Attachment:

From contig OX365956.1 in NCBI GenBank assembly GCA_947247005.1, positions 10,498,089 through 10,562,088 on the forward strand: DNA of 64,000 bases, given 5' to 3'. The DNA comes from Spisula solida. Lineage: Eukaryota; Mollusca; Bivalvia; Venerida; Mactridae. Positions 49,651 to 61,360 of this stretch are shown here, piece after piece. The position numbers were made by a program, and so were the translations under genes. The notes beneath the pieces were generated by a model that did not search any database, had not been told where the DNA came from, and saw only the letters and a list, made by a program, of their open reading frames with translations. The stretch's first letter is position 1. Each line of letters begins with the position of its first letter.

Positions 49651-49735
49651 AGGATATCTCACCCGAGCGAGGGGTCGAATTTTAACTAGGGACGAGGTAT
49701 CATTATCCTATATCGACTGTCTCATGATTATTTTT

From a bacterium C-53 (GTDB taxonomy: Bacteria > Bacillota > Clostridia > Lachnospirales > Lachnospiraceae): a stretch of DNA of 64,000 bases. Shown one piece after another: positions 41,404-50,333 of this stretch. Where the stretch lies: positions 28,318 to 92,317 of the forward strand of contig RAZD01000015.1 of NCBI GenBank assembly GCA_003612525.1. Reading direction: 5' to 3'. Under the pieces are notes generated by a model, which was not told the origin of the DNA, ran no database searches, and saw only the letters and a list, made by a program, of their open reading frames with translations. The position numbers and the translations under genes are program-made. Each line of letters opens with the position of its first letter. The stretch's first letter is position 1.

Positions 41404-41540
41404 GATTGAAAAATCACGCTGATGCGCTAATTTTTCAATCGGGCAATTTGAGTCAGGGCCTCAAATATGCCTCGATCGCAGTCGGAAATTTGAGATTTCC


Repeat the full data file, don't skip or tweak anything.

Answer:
From contig OX365956.1 in NCBI GenBank assembly GCA_947247005.1, positions 10,498,089 through 10,562,088 on the forward strand: DNA of 64,000 bases, given 5' to 3'. The DNA comes from Spisula solida. Lineage: Eukaryota; Mollusca; Bivalvia; Venerida; Mactridae. Positions 49,651 to 61,360 of this stretch are shown here, piece after piece. The position numbers were made by a program, and so were the translations under genes. The notes beneath the pieces were generated by a model that did not search any database, had not been told where the DNA came from, and saw only the letters and a list, made by a program, of their open reading frames with translations. The stretch's first letter is position 1. Each line of letters begins with the position of its first letter.

Positions 49651-49735
49651 AGGATATCTCACCCGAGCGAGGGGTCGAATTTTAACTAGGGACGAGGTAT
49701 CATTATCCTATATCGACTGTCTCATGATTATTTTT

From a bacterium C-53 (GTDB taxonomy: Bacteria > Bacillota > Clostridia > Lachnospirales > Lachnospiraceae): a stretch of DNA of 64,000 bases. Shown one piece after another: positions 41,404-50,333 of this stretch. Where the stretch lies: positions 28,318 to 92,317 of the forward strand of contig RAZD01000015.1 of NCBI GenBank assembly GCA_003612525.1. Reading direction: 5' to 3'. Under the pieces are notes generated by a model, which was not told the origin of the DNA, ran no database searches, and saw only the letters and a list, made by a program, of their open reading frames with translations. The position numbers and the translations under genes are program-made. Each line of letters opens with the position of its first letter. The stretch's first letter is position 1.

Positions 41404-41540
41404 GATTGAAAAATCACGCTGATGCGCTAATTTTTCAATCGGGCAATTTGAGTCAGGGCCTCAAATATGCCTCGATCGCAGTCGGAAATTTGAGATTTCC